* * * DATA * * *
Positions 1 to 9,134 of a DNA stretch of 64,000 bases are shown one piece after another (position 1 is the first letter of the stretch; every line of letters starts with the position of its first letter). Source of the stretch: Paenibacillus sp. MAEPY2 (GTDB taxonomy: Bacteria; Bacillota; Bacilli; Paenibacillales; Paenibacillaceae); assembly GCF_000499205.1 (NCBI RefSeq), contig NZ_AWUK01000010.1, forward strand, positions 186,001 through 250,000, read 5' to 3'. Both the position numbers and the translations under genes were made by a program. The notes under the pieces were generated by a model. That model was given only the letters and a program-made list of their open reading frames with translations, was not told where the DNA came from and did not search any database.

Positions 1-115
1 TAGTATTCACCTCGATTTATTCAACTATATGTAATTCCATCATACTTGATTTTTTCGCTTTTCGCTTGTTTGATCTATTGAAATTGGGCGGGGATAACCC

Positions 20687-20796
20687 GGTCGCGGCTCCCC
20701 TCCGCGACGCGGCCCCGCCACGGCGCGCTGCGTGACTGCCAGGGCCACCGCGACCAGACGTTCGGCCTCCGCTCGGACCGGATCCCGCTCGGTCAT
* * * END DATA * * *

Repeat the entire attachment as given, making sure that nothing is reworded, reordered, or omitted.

Positions 1 to 9,134 of a DNA stretch of 64,000 bases are shown one piece after another (position 1 is the first letter of the stretch; every line of letters starts with the position of its first letter). Source of the stretch: Paenibacillus sp. MAEPY2 (GTDB taxonomy: Bacteria; Bacillota; Bacilli; Paenibacillales; Paenibacillaceae); assembly GCF_000499205.1 (NCBI RefSeq), contig NZ_AWUK01000010.1, forward strand, positions 186,001 through 250,000, read 5' to 3'. Both the position numbers and the translations under genes were made by a program. The notes under the pieces were generated by a model. That model was given only the letters and a program-made list of their open reading frames with translations, was not told where the DNA came from and did not search any database.

Positions 1-115
1 TAGTATTCACCTCGATTTATTCAACTATATGTAATTCCATCATACTTGATTTTTTCGCTTTTCGCTTGTTTGATCTATTGAAATTGGGCGGGGATAACCC

Positions 20687-20796
20687 GGTCGCGGCTCCCC
20701 TCCGCGACGCGGCCCCGCCACGGCGCGCTGCGTGACTGCCAGGGCCACCGCGACCAGACGTTCGGCCTCCGCTCGGACCGGATCCCGCTCGGTCAT